Teddy Roosevelt: Progressive.
Ronald Pestritto had an interesting column in yesterday's Wall Street Journal (available here) on Theodore Roosevelt. Here is a bit:
The fact that conservative politicians such as John McCain and writers like William Kristol and Karl Rove are attracted to our 26th president is strange because, if we want to understand where in the American political tradition the idea of unlimited, redistributive government came from, we need look no further than to Roosevelt and others who shared his outlook.

Progressives of both parties, including Roosevelt, were the original big-government liberals. They understood full well that the greatest obstacle to their schemes of social justice and equality of material condition was the U.S. Constitution as it was originally written and understood: as creating a national government of limited, enumerated powers that was dedicated to securing the individual natural rights of its citizens, especially liberty of contract and private property.

It was the Republican TR, who insisted in his 1910 speech on the "New Nationalism" that there was a "general right of the community to regulate" the earning of income and use of private property "to whatever degree the public welfare may require it." He was at one here with Democrat Woodrow Wilson, who had in 1885 condemned Americans' respect for their Constitution as "blind worship," and suggested that his countrymen dedicate themselves to the Declaration of Independence by leaving out its "preface" — i.e., the part of it that establishes the protection of equal natural rights as the permanent task of government. . . .

In his New Nationalism speech he noted how, in aiming to use state power to bring about economic equality, the government should permit a man to earn and keep his property "only so long as the gaining represents benefit to the community." The government itself of course would determine what represented a benefit to the community, and whether society would be better off if an individual's wealth was transferred to somebody else.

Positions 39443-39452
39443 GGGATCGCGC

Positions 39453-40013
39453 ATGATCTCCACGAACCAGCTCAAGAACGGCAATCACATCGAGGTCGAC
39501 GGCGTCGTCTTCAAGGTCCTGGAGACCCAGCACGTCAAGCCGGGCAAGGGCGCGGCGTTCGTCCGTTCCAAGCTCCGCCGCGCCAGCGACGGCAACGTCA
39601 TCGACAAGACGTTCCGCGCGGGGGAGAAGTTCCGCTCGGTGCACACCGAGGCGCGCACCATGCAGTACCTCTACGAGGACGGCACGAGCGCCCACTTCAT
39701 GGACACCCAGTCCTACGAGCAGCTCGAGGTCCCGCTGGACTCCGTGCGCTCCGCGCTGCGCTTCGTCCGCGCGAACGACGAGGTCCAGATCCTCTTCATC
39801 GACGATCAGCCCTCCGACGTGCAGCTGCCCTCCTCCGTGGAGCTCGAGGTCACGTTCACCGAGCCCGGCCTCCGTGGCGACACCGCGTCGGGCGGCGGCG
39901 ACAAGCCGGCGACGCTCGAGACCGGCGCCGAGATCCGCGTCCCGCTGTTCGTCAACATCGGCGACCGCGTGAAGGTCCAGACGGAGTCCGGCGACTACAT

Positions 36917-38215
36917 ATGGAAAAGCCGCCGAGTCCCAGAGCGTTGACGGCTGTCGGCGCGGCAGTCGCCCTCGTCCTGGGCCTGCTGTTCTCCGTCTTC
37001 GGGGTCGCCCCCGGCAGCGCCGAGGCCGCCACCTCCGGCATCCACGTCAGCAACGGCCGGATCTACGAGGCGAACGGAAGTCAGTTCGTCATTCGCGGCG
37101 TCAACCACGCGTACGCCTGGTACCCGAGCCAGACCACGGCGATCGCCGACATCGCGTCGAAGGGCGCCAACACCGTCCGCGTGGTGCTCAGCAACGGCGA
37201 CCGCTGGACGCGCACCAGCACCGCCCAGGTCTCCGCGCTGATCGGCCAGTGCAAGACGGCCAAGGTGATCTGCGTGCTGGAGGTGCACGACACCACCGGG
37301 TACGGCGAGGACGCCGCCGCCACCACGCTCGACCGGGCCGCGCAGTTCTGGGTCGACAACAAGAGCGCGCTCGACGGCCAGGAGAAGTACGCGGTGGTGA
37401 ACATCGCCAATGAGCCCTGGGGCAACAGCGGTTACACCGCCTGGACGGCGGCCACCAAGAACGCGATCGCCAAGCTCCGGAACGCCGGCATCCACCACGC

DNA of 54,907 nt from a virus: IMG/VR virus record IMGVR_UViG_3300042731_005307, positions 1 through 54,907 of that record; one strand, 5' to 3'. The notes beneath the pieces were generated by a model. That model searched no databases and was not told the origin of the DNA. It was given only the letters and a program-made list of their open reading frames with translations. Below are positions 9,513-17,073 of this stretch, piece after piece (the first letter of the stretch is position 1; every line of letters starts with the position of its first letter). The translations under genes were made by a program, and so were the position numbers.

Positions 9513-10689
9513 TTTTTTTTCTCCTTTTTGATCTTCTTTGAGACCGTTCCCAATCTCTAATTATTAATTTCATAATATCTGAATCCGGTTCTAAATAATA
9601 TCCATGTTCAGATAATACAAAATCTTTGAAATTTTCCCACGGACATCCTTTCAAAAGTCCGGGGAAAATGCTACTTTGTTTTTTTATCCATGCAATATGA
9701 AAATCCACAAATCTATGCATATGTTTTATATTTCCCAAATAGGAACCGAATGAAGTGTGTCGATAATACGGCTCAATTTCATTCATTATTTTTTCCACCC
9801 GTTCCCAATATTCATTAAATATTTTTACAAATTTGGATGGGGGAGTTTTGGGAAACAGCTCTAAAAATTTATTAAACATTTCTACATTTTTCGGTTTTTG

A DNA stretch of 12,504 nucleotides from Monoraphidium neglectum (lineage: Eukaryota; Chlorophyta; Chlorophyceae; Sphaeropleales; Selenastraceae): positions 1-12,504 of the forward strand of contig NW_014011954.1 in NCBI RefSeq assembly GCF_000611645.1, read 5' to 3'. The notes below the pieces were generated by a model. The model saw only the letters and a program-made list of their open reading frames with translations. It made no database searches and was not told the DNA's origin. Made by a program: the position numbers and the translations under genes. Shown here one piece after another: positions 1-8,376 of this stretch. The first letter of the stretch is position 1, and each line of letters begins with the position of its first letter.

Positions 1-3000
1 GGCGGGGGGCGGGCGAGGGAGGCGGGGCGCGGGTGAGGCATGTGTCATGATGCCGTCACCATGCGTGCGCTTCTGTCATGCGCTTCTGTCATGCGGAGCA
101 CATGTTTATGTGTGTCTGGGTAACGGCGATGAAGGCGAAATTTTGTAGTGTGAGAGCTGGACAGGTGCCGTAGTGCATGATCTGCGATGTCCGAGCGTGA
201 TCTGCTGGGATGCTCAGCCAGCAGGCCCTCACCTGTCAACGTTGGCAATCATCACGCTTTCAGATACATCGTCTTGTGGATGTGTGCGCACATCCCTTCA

We can see the triumph of this outlook in progressive income taxation, which TR trumpeted in his speech (along with progressive estate taxes). We may also see this theory in action when a government seizes private property through eminent domain, transferring it to others in order to generate higher tax revenues — a practice blessed by the Supreme Court in its notorious Kelo v. New London decision of 2005. . . .
The column breaks no new ground. It is just a nice reminder of why TR is one of my least favorite of all the "respected" Presidents and should provide no role model for today's political class.

Update: Max Boot defends TR as a conservative here, mainly due to his foreign policy record that "should provide inspiration for today's generation of conservatives" but also this bit:

Given that all but the most extreme libertarians have come to terms with the New Deal and considerable post-New Deal expansion of government (e.g., Medicare and Medicaid), it hardly makes sense to denounce TR as some kind of lefty for anticipating the kind of reforms that would make our capitalist system more stable and durable.
Boot provides a lengthy defense of TR as a conservative in World Affairs, in which he concludes:
TR's philosophy is not for everyone. He represented one strain of conservatism among many—a reformist strain of which Benjamin Disraeli was the other leading exponent. But it was conservatism nonetheless. Attempts to read him out of the conservative canon have no more persuasive power than attempts to exclude John McCain. Indeed, the energetic brand of conservatism that both men embody fits the temper of our times better than the anti-government rhetoric that defined the conservative movement of a decade ago. Some of the most influential tomes on Republican reform, by the likes of Newt Gingrich, David Frum, and Ross Douthat and Reihan Salam, argue that the Grand Old Party needs to fashion itself more in TR's image and less in Barry Goldwater's and Robert Taft's. The creed of these modern-day conservatives intentionally echoes Roosevelt's: "It is not my intention to do away with government," he said in his first inaugural address. "It is, rather, to make it work."